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JavaScript Origins / Overview

Netscape (which superceded Mosaic) was launched in 1994. In its early form, the browser was primarily a tool to display static textual/graphical information and to initiate downloads.  Netscape wanted to add dynamic capability to its browser and started to develop its own language called LiveScript. In late 1995, Java was becoming popular so Netscape and Sun agreed to rename the language to JavaScript, apparently for marketing reasons.

JavaScript is a language primarily intended to run in a browser (such as Netscape Navigator or Microsoft Internet Explorer) on the client machine. JavaScript is a language of limited size that is integrated into HTML documents. Some of the major uses of JavaScript include:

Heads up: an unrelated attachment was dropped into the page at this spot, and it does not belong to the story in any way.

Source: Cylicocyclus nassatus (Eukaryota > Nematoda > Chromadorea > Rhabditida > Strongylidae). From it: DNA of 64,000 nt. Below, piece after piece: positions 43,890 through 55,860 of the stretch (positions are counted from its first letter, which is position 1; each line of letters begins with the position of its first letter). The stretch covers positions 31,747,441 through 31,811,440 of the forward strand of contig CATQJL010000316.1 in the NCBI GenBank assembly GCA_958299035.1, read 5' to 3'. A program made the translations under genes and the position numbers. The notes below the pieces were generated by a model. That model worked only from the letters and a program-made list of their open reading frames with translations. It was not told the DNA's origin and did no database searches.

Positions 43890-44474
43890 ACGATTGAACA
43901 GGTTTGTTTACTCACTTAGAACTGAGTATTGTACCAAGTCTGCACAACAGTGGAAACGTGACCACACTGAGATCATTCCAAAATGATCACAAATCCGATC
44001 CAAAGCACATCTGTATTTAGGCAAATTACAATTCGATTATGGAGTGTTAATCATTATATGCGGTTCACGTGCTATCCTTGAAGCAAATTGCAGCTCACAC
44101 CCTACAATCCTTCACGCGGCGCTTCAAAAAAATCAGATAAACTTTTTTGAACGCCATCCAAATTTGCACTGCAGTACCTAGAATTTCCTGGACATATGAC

JavaScript executes interpretively. Unlike Java (which can execute as a standalone program), JavaScript executes only within a browser.

JavaScript also provides server-side additions which can connect to databases and communicate with other applications. Client-side use of JavaScript is far more prevalent and that capability will be the focus of the discussion on this site.

Microsoft has its own version of JavaScript for Internet Explorer called JScript. In most areas, the languages are compatible (like the corresponding browsers). However, there are differences between in how different browsers support JavaScript coding.

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